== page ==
Branding, Design, Projects

Branding Bars Part 1

May 31, 2016

I was approached at the end of last year by Li Peng Monroe, whose fledgeling business needed a brand. Her company is Jasper and Myrtle Chocolates and at the time, she was experimenting with flavours and blends, buying equipment and building a pod in her Canberra garden to set up the business.

Jasper and Myrtle is so-called because it reflects an Australian enterprise. Li Peng is from Western Australia, where jasper is a commonly found semi-precious stone, and her partner, Peter, is from New South Wales, where myrtle flourishes. The aim of the company is to source beans from around the world, roast them and use them to produce chocolate that is delicate and subtle, with complementary and unique flavours.

Li Peng’s brief was initially for a logo and a packaging concept that reflected the words NATURAL, AUSTRALIAN, RETRO and ORIGINAL. After research and sketching, I was able to present three distinct branding concepts to Li Peng.


Concept 1 was feminine with an AUSTRALIAN bias and a RETRO slant, based on the colours of jasper stone and myrtle leaves. The colour palette used on the mood board lent itself to pattern, which would then be translated onto the boxes. For the logo itself, the ice cream colours worked well with a 3D lettering effect, the centrepiece of which was the ampersand, which would act not only as a link between the two words, but as an icon in its own right. Li Peng loved the ampersand and the potential for the colour scheme.Logo2

The second concept I presented was very much based on the words AUSTRALIAN and NATURAL, but this time with a modern take. My research led to a mood board that showcased the typically Australian colours of sand, red stone, ocean and bush with a modern twist in the use of simple shapes.


Using the mood board as inspiration, the logo concept I came up with utilised the simple shapes of the jasper stone, myrtle leaf and chocolate bean as icons, placed within diamond squares and put together in the formula jasper+myrtle=chocolate.Logo1

My third concept was based around the ideas of NATURAL and RETRO, taking away the colour, but concentrating on natural materials and textures, with a splash of copper to make the logo stand out. Li Peng was drawn to the string and brown paper and loved the idea of the copper foiling.


This concept led to two logo designs. One used a combination of upper and lowercase serif lettering with a stylised “+” instead of an ampersand and a contrasting retro sans serif typeface for the tagline, which has since been modified to read “bean to bar handmade chocolate.” The other took a circular form, reminiscent of a wax seal or ink stamp with a strong typeface contrasting with a script.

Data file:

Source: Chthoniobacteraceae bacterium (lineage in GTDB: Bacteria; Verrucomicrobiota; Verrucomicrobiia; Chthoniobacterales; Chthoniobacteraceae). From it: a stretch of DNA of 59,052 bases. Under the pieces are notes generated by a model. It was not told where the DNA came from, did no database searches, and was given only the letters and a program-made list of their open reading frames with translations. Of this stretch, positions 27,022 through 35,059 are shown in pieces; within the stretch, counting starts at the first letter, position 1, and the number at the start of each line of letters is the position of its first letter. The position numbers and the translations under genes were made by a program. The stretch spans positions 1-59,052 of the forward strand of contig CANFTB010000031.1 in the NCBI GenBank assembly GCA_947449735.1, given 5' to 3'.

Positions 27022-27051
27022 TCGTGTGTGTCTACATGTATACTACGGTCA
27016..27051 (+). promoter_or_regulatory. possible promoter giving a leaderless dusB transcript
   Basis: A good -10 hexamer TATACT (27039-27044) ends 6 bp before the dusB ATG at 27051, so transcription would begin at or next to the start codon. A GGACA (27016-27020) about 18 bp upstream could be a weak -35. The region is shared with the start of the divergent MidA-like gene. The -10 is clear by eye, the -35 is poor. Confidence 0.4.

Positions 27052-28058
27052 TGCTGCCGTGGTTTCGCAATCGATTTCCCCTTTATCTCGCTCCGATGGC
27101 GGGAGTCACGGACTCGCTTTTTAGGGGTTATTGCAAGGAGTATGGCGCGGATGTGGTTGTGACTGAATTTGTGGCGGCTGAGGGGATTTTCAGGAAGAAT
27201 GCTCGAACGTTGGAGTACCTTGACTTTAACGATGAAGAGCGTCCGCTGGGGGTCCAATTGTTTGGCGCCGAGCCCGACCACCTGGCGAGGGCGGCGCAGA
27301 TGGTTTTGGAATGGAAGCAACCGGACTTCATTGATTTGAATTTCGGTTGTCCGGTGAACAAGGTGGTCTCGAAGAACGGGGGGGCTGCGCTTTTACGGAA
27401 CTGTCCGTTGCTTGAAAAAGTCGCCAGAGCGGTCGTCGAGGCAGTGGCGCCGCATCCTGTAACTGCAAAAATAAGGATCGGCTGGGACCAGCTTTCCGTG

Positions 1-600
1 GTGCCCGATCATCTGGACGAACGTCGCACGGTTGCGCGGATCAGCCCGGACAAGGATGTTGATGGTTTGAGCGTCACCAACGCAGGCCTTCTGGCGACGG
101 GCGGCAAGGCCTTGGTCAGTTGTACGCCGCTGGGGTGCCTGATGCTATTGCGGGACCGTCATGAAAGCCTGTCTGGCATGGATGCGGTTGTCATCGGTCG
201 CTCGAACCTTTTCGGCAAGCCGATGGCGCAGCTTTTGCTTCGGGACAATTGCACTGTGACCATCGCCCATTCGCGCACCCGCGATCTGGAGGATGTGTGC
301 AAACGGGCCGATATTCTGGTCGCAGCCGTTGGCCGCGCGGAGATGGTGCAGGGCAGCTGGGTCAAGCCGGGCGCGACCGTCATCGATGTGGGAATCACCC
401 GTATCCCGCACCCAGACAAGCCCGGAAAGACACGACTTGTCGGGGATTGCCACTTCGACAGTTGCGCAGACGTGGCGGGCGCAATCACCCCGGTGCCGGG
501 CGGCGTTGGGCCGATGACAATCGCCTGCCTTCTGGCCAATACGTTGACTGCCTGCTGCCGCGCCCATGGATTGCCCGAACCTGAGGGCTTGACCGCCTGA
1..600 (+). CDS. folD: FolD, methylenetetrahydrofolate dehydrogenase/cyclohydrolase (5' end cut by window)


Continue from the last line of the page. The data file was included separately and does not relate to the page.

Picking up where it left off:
It took Li Peng a while to decide, as she was very keen on the use of the retro ampersand in Concept 1, but in the end the copper foil and brown craft paper won over, and she opted for the horizontal logo with the simple tagline in copper on a charcoal background. This was printed onto heavy craft paper for her business cards.

In part 2, I will outline the process of taking this natural concept and using it as inspiration to design the packaging for the initial eight flavours of chocolate that Li Peng produced (all of which taste divine, I can reliably inform you!) I’m very excited about the end result and can’t wait to share it with you.

Branding, Projects

A Little Bird Made Me

March 31, 2016

A Little Bird Made Me is run by Theresa van Gessel, a little bird who makes things and works from her rural base near Canberra. Her talents with textiles extend from funky bags to baby bibs and she regularly creates bespoke pieces for clients who want something individually crafted from her treasure trove of fabrics.

Little BirdTheresa commissioned Callie & Co Design to create a new brand for her. While her quirky little bird logo had sentimental value (drawn by her daughter), she was ready for a new direction. Theresa is a real mix of conventional (she was a lawyer in a former life) and bohemian, with a passion for fabric (she would call it an addiction!) and a rural property near Canberra.

birdopt1birdopt2In response, I created three brand concepts for Theresa to choose from. The first was a set of three little birds in primary brights with pattern fills to reflect fabric swatches. The second was more feminine and used the idea of birds sitting on a wire. I’m very happy to say that she loved all three, but the one she chose used softer bright colours and a simple line graphic of a little bird within a bigger bird. I used positive and negative space to create the icon, which was designed to tell the story that Theresa is a little bird, but being a mother (a bigger bird) is also a major factor in her business. Placing the typewriter text around the icon makes the logo neat but handmade in feel and allows it to sit as a colour on white, or as white on top of a colour. She chose it because it found the balance between quirky and modern.



She decided to have business cards and swing tags printed in all three colours so she could mix and match according to her mood. We also looked at packaging concepts that would be flexible enough to work for varying shapes and sizes of product.

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We worked on the idea of a plain white card wraparound sleeve, which could be embellished with an ink stamp. This was produced and ink pads in the three colours were sourced. The solid nature of the logo lends itself very well to the stamp, and gives a country style feel to what is otherwise a modern shape, suiting Theresa’s country setting.